What the Hell, if you are going to have bread you might as well have a hunk of cheese too!  How could I say "No" to this face?

The City Hall of one of the dozens of mountain villages we passed through on our journey.

Paul at his observation post seeing if we were being followed.

So far, so good!

Did Austin lose his Mojo AGAIN?

If so, we know where Dr. Evil hid it this time.

They said that it would get serene as we got closer to Tortorici and they were right!

Where did the roof go?

A goat or a clever disguise?  You decide.

A Horse Farm or a Horse Meat Farm?

That Shetland pony makes me hungry.

An innocent looking building but you can't be too careful!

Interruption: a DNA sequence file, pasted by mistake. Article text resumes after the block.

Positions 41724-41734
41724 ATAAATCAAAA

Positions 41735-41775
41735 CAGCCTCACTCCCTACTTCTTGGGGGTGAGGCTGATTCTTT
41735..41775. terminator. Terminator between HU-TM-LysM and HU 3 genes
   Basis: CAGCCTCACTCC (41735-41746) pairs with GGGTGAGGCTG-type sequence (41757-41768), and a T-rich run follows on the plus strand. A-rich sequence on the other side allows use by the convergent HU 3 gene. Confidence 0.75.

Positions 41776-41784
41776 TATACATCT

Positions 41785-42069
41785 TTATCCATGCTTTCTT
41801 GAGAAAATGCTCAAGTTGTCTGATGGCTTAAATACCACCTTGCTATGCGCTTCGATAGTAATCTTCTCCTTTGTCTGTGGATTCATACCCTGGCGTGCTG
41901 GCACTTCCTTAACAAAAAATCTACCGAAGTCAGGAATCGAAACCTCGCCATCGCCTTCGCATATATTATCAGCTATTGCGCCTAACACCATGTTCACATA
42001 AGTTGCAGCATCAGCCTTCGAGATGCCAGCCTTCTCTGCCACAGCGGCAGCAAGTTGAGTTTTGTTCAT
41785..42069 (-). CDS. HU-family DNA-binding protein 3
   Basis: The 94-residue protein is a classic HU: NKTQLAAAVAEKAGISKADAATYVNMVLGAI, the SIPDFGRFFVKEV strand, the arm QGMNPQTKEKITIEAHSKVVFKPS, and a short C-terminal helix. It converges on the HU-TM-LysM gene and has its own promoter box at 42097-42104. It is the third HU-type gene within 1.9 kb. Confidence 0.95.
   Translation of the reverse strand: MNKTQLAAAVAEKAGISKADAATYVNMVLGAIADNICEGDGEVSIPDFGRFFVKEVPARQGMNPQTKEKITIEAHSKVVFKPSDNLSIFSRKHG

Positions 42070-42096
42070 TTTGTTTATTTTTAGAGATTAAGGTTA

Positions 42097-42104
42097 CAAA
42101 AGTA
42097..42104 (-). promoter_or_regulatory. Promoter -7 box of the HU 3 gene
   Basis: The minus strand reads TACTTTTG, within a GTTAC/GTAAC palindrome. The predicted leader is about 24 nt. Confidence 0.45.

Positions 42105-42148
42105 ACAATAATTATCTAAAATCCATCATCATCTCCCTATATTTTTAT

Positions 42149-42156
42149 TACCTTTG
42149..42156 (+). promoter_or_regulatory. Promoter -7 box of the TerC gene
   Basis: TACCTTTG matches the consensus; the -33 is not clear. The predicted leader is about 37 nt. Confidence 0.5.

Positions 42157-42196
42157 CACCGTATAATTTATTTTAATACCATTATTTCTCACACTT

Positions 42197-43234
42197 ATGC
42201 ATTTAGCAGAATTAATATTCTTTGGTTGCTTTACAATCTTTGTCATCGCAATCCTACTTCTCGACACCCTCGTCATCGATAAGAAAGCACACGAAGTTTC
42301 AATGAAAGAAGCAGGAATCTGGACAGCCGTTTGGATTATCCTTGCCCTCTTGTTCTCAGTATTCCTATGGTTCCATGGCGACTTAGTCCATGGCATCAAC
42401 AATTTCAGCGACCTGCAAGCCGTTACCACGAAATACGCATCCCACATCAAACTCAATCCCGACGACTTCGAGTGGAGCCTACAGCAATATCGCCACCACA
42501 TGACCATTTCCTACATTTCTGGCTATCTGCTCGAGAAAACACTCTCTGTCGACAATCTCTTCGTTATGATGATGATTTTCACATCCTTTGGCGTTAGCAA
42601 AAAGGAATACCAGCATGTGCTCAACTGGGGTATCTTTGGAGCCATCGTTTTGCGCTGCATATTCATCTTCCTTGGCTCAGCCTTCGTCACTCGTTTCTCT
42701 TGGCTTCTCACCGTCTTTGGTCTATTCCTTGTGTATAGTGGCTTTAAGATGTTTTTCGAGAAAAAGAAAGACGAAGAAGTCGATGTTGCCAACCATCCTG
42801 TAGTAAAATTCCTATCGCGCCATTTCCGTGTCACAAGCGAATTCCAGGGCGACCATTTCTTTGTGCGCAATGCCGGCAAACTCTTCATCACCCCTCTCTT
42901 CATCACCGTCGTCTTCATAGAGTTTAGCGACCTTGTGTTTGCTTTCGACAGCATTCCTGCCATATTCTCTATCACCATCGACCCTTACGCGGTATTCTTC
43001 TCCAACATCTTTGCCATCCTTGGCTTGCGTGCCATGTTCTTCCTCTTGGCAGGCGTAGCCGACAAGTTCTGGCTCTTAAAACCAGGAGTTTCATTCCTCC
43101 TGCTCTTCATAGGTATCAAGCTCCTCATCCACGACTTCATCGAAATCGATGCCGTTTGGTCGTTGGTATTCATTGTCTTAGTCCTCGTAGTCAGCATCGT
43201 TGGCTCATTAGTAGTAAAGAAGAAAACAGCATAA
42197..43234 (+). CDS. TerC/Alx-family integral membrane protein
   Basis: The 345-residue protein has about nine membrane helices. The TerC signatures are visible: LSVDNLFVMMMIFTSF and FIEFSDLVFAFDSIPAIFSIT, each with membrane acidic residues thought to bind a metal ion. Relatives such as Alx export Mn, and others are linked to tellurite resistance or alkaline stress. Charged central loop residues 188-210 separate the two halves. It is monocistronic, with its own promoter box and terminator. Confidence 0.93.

... But not until we've had some nourishment.

The wind in this Alpine-like town was blowing hard enough to make me lose my balance a bit.  We decided that we needed shelter from the elements if we were going to continue now that we were SO close to Tortorici.

The "A Baracca Du Rizzu"

That translates into English as "One GREAT place for meat".  Located in Ucria, they did not disappoint us!

Two huge meat and cheese antipastos, two Fantas, two Heinekens, two copertos (service charges) and two large and incredible sausages all for only 32 Euros.  A good deal that got even better.

When they brought me the 32 Euro check, I plopped down a 50 Euro bill to pay for this delicious repast.  The waitress did not want to bother with change so she gave me a 20 Euro note as change.  So much easier than having to count out 18 Euros in a combination of paper and coined money (there is no one Euro note).  We left the extra two Euros she gave us as a tip.